Thayer Ridgway of Triak said: "My plan is to get 2-3 renderings of design proposals and publish them and let our owners, prospects and the public submit feedback, which ones they like, and +/- and the varying features on the concepts. We're starting with a clean slate and a no-compromises approach to hopefully get something unique that is amazing fun and performance in at a friendly price point. "

I hope he doesn't mind my passing that on.....

Another choice is the Warren Little Wing 15.5, but that carbon fiber boat weighs 68 pounds ready to sail and costs US$9000... for that I would go to the bank and get a loan for a WETA.

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http://www.warrenlightcraft.com/specs15sail.html

Neither one of those kayaks has any sort of dealer network in the USA, but the WETA has a small and growing list of dealers, if that is important to you. There's one 20 miles from me in Hayden, Idaho, surprisingly.

The WETA is indeed a really high performance boat because it has a huge sail area and a planing hull, which makes it get up on top of the water and skitter like a leaf before a wind storm. Check out this pitchpole video:

http://www.youtube.com/watch?v=iG9Ts0vvTu0

If I am being truthful with myself, it's way too hyper for me at age 58..... maybe twenty years ago when all my joints worked properly.

John Davies
Spokane WA USA


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PostPosted: Sun Sep 09, 2012 9:32 pm 
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I don't know how good the Triyak is, but I wouldn't trust their sales pitch. They have a page on their website dedicated to how much better the Triyak is than the AI: http://www.triaksports.com/TRIAK/triak-vs-hobie.html
Apart from it not being a good look, bagging your opposition when they have no right of reply, Triyak's claims are downright misleading:
They state that "The TRIAK is truly car-top friendly" with a hull weight of 64 lb.
On the other hand they state that "The Hobie really must be transported on a trailer." They then go on to add the $2,000 cost of a trailer to the price of the Hobie, to show that the Triyak is actually cheaper ($,4999 base price). Well the AI is entirely car-toppable, as I and many others have been doing for years. There are those who prefer to trailer their AI, but I'm sure that would apply to many Triyak owners also, given that the Triyak hull is only 6 lb lighter than the AI hull.
They state that the Triyak is capable of "double digit speeds". Given that this is an exercise in self-promotion, I think we can assume these speeds are not far north of 10mph, or they would have said so. Again, the AI is entirely capable of doing 10mph or more, in favourable conditions, so I'm guessing their maximum speeds are much the same.
Dry storage: They state that the Triyak has "158 liters. Enough for days of self-sustained camping.", whereas the the Hobie has "Virtually zero. (2) shallow 8" inspection ports." Tell that to the Hobie guys that did so well in the Everglades challenge. Come to think of it, where were all the Triyaks in the EC? I guess they didn't notice the front and rear cargo holds or the front hatch.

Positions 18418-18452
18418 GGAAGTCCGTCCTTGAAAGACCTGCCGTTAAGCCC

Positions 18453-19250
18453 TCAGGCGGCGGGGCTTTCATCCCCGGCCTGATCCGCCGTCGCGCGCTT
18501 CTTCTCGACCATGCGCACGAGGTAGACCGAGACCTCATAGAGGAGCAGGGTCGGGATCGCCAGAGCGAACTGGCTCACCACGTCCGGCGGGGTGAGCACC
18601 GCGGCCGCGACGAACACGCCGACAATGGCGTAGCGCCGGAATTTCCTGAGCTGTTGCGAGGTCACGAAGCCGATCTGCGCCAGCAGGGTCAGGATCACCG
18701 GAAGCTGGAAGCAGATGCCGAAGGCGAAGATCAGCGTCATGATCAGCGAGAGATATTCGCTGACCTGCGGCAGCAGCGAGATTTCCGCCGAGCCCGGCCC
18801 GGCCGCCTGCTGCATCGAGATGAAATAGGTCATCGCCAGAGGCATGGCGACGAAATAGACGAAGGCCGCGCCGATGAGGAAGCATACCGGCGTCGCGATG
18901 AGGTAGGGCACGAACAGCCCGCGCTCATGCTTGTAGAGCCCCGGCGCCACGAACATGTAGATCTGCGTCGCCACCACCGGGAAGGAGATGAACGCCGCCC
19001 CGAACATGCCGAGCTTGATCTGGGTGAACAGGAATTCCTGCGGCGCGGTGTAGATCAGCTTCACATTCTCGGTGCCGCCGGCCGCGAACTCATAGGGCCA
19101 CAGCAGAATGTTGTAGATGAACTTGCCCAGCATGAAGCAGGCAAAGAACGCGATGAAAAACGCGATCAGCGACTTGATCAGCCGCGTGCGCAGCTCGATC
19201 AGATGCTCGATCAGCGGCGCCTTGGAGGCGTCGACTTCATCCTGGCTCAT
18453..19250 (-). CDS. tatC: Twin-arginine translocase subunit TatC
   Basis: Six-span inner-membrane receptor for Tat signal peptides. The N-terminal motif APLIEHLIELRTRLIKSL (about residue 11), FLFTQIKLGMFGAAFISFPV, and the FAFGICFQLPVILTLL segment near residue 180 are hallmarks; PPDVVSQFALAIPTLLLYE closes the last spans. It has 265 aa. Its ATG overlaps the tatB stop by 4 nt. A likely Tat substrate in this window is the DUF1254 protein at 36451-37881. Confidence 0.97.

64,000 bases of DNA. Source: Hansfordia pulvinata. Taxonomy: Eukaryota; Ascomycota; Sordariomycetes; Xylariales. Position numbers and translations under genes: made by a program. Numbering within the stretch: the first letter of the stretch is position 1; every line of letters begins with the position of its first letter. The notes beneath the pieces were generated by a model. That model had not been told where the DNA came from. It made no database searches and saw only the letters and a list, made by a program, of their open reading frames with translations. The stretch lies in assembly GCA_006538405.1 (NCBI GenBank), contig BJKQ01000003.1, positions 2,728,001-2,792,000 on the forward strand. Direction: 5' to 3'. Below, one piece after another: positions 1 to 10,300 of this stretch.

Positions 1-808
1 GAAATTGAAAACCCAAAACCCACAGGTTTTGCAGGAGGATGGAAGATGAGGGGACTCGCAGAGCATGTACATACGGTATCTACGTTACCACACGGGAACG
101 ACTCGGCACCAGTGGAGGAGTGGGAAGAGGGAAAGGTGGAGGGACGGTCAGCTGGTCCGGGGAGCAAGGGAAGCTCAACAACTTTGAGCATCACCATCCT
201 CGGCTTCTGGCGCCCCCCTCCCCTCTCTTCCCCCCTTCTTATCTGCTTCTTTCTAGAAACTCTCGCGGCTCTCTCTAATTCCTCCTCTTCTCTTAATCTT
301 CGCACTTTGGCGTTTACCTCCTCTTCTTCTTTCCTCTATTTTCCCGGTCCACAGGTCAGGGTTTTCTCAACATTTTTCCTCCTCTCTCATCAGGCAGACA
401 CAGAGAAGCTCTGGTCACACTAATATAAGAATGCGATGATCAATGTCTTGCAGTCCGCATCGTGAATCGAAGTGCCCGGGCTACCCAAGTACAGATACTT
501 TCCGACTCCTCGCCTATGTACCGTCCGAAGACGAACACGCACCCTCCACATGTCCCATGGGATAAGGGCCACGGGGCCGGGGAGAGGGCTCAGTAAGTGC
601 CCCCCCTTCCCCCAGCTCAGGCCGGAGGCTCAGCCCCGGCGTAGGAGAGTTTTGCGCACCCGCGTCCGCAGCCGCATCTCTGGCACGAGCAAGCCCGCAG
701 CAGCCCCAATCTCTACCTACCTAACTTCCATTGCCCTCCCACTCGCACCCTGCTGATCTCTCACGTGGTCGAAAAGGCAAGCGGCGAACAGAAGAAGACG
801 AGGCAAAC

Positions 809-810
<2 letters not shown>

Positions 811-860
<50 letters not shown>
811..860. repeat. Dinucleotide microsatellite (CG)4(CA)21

On the Mirage drive: "The Mirage Drive is truly remarkable. The drawbacks are the hand steering, weight and beaching ability." I gather they haven't heard you can pull the Mirage drive out when beaching.
Finally, they do point out three genuine weaknesses in the AI: The wet ride, the tendency to submarine and the difficulty tacking without pedalling. I've found that all three of these problems are virtually eliminated since I started using my $30 quarterdeck.
They may or may not make a good boat, but their advertising is distinctly shady IMO.

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PostPosted: Sun Sep 09, 2012 10:10 pm 
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I hope our Hobie WAVE owners are going to step up and be counted here,..

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I don't think you need a faster TRI Lee - I think you need to FLY!


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PostPosted: Mon Sep 10, 2012 4:07 am 
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chrisj wrote:
I don't know how good the Triyak is, but I wouldn't trust their sales pitch. They have a page on their website dedicated to how much better the Triyak is than the AI: http://www.triaksports.com/TRIAK/triak-vs-hobie.html.
Interesting link Chris !
The bashing Triak did to the AI on their website is almost grounds for libel. Their claims are ridiculous. They should be in politics. A friend of mine has a triak and we sail virtually side by side in heavy wind with my standard AI. The only performance advantage is when he deploys his spinnaker. But when the wind dies, my mirage drive sure is a sweet option. That goes for all the other boats mentioned too.

On the watertribe forum someone who ordered and put money down on a triak has been trying for months to contact the company with no response. He's now going to his credit card company to get his deposit back. Not the sort of company I would like doing business with.

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PostPosted: Mon Sep 10, 2012 4:51 am 
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If you want speed, go for a Hobie Cat. The kayaks have a lot going for them but the sailing cats are faster. I have gotten my Hobie 18 over 20mph and over 10mph is easy. It all depends on what you want to do.


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PostPosted: Mon Sep 10, 2012 5:43 am 
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Or if you really want to go fast, get a Moth:


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PostPosted: Mon Sep 10, 2012 6:20 am 
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chrisj wrote:
Or if you really want to go fast, get a Moth:




That looks like fun!!!! :D


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PostPosted: Mon Sep 10, 2012 7:35 am 
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I've seen the Little Wing and it's probably the closest thing to a high performance AI or TI out there. The set up is very similar, with all control being done from the center cockpit. It's a very high quality boat. Lightweight and fast. While tempting, the lack of a Mirage Drive makes it less versatile for the things I like to do with my AI. I'm giving up a little speed and weight savings at an increase in durability and versatility.